The New Tony Williams Lifetime, released in 1975 on Columbia Records. The New Lifetime was a jazz fusion band formed by the drummer Tony Williams with Allan Holdsworth on guitar, Alan Pasqua on keyboards and Tony Newton on bass.
The compositions Fred, Proto Cosmos and Red Alert are also featured on the Allan Holdsworth DVD Live at Yoshi's,
released in 2007. Holdsworth has often stated that his time with the
drummer was the most influential formative stage of his career.
By the time drummer Tony Williams left Miles Davis in '69, he had moved
even farther away from the acoustic tradition than his former employer.
His first recordings with his new band, Lifetime, were characterized by
the sleeve instructions: "Play it Loud!" While the energy level was high
and the music was infused with a rock and roll philosophy, it was
nevertheless uncompromising and continued to push the boundaries;
intense, daring and sometimes a little terrifying, the early incarnation
of Lifetime was a literal barrage on the senses.
Williams had signed with a new label, pieced together a New Tony
Williams Lifetime, and moved in a little more conventional jazz-rock
direction. But unlike so many fusion records of the time, Believe It
managed to be powerful without the bombastic pyrotechnics of bands like
Return to Forever. Originally available on a CD that combined it with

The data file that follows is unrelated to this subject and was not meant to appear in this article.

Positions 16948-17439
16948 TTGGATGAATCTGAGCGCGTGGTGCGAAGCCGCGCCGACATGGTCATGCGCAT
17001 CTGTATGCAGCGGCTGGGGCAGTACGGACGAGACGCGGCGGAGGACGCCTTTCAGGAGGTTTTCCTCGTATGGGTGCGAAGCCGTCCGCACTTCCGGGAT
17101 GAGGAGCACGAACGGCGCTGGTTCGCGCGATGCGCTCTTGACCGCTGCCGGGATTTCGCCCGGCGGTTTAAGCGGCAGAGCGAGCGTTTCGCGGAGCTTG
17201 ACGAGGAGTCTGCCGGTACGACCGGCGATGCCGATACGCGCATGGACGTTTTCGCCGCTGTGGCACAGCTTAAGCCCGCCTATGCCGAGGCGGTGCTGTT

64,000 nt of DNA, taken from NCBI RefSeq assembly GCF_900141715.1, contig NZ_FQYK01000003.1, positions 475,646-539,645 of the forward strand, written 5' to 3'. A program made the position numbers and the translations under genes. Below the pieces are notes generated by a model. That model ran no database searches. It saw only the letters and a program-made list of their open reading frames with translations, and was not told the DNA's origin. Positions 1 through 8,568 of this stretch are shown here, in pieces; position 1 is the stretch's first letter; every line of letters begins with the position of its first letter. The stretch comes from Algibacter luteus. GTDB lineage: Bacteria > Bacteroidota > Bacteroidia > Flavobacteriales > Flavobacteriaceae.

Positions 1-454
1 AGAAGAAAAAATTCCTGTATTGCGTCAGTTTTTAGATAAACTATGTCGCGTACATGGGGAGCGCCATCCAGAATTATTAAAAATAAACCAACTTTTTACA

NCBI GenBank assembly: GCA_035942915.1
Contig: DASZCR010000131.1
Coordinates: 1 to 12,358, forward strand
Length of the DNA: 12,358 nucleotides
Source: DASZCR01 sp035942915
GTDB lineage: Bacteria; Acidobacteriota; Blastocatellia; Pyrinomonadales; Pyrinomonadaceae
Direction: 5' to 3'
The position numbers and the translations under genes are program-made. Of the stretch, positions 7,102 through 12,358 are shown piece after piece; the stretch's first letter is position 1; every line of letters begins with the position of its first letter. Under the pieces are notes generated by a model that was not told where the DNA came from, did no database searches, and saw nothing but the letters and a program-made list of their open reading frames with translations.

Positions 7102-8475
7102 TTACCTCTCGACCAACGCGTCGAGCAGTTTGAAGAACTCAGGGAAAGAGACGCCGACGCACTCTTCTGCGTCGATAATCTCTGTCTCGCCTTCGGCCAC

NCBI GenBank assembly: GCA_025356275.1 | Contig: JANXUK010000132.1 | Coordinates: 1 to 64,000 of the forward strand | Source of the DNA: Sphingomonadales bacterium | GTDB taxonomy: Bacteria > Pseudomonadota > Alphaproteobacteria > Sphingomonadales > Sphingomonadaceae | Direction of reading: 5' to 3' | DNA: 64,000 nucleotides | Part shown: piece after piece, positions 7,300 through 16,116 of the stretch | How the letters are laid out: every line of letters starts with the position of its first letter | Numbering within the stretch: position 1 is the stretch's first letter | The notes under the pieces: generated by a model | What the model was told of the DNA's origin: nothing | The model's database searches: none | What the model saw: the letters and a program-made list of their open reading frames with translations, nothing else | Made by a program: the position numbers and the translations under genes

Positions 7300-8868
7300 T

the far less successful follow-up, Million Dollar Legs , this long out-of-print title has finally been reissued by Columbia, remastered and with two bonus tracks.
features former Motown bassist Tony Newton, keyboard player Alan Pasqua
and, most notably, British guitarist Allan Holdsworth, who, while
already somewhat of an underground legend in his own country, had yet to
make an impression in North America. Believe It changed all
that, demonstrating that not only was Holdsworth a fresh new voice on
his instrument, but a fine writer as well. "Fred," later re-titled
"Kinder" by Holdsworth, and a staple in his repertoire for some years to
come, introduces Holdsworth's unique harmonic language, with a lyrical
bent that manages to be completely distinctive. And his playing style is
quite simply like no other; influenced heavily by Coltrane, Holdsworth,
even at this early stage in his career, is capable of sheets of sound
that, punctuated by held notes and legato runs, are visceral in their
No less visceral, of course, is Williams himself. While
peers including Billy Cobham and Lenny White gravitated towards more
overblown displays of virtuosity, Williams overpowers both with his
stronger sense of groove and sheer muscularity. And while he is every
bit as capable of extravagant displays of technique, he always sounds
more musical. Even on intense burners like the Holdsworth-penned bonus
track "Letsby," he is less concerned with how many beats he can throw
into a fill; and his solo over Holdsworth's power chord ostinato is the
epitome of construction.
For someone who moved the concept of
rhythmic freedom so far forward as part of Miles' second quintet,